; };Just Riding - Lake Ohrid to Korce To Sotira Farm To Petran

Just Riding - Lake Ohrid to Korce To Sotira Farm To Petran

We rode to the town of Korce, it was very easy 51 km, and when I say easy, I mean easy for me on an e-bike. We had a tour of the town, and had to stop for Raki, the local liquor, at one of the quaint but numerous bars. Our American family had to try all eight flavours. We didn't have to try any, we are far more mature than that!

Riding in Albania is fabulous. Kids and people wave and look happy, and the cars give us a wide birth. We are travelling on main roads, as there aren't that many roads, and not that much traffic either. The scenery is fabulous, with a mountain range always in view.

Yesterday was quite a hard day for the non-e-bikers - 68kms and 1100m of up. There was also roadworks, so we had about 6kms of gravel. Just par for the course on Australian tracks, but the others found it a bit tough. We spent the night at a farm, which had camping and cabins, fish, sheep, many dogs, geese, ducks and the ubiquitous cats. 

This morning we left the farm, rode up a bit, then enjoyed a magnificent 14 kms of descent with the most stunning scenery. We even managed to ride on the border with Greece. We arrived at our guest house about 2pm, and could then visit some thermal springs, about 5 kms down the road. There is also a pretty impressive gorge attached to the springs. It seems to be a magnet for German tourists and campers. 

Currently I am sitting on our deck looking over a valley at the sun setting on the distant mountains. Pre dinner drinks beckon. All is good with the Albanian world.


Riding out of Lake Ohrid, (it's usually up into the mountains) we can get a good impression of what we are in for for the rest of the tour..


Looking up a country lane into the end of a mountain. What was surprising was the general high quality of the roads throughout the country.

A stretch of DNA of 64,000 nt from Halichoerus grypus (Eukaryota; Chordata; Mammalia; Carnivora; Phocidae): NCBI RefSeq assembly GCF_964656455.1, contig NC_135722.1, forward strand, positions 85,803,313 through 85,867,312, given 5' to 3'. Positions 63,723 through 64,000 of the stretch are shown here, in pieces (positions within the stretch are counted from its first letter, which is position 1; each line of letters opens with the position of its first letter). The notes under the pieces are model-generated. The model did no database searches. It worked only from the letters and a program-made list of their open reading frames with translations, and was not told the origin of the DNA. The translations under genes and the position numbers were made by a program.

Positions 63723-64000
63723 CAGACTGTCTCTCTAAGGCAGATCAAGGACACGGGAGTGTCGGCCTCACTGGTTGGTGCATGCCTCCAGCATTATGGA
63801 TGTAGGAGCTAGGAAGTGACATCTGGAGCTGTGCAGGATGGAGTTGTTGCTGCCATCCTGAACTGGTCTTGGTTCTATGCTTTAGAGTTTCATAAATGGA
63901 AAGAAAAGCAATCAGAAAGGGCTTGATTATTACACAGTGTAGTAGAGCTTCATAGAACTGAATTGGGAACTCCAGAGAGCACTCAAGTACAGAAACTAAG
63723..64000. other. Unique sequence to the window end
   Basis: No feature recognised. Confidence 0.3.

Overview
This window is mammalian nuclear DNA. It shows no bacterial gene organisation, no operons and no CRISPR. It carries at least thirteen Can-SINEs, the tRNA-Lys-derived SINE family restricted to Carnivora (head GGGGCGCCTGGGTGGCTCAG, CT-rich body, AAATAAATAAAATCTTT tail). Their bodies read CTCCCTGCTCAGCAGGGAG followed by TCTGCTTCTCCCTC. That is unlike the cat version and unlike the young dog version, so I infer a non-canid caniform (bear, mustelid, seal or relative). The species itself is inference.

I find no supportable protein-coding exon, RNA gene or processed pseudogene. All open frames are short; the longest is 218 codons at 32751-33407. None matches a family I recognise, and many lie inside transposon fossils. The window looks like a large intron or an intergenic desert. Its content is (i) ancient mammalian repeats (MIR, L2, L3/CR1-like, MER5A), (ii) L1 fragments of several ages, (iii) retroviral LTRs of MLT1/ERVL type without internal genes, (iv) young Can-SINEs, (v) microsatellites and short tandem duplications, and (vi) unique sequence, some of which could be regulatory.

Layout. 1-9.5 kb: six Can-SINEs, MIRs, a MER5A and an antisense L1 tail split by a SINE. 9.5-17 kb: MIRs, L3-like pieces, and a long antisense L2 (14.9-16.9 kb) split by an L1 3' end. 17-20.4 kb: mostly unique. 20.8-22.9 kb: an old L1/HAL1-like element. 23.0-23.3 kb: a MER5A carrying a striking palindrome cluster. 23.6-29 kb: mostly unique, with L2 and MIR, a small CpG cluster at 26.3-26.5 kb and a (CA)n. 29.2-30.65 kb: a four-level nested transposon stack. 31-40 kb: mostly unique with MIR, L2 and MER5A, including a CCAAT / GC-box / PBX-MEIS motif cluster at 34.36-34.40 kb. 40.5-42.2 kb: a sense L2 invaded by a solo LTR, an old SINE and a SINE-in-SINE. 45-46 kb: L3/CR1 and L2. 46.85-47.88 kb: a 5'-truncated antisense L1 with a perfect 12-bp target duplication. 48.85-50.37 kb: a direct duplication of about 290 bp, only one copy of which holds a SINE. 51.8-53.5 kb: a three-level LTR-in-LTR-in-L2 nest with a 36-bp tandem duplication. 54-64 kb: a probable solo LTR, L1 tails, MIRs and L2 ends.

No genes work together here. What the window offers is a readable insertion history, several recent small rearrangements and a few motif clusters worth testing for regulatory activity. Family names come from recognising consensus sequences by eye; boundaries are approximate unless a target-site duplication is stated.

We've made it into Korce, one of Albania's major cities. Mountains as usual, but check out the "monument" on the left.


Here is the Orthodox Cathedral in Korce built in the 90's after the fall of the communist regime.  During the communist years all religion was banned and the church was demolished. My mother's family was brought up in the orthodox church and this cathedral reminded me of the local "St Clements" church in South Brisbane, even though it was much smaller and more modest.


The Cathedral from the outside. No you are not mistaken, those are a collection of mini cars parked near the church, ready for youngsters to hire them and learn the finer points of driving in Albania.


The "Red" monument, built around 10 years ago to symbolise the country they hope Albania will become, now that they have their freedom.


A rolling hills day out of Korce still has plenty of hills on offer.


Some of our crew at our Morning tea spot along with "Barto" and his van with all our luggage in it along with a couple of spare bikes. If you didn't want to ride any segment, you simply waved Barto down (he was usually following the group) and he would load your bike onto the trailer and you would jump into the van and ride in silence with Barto, who could not speak English.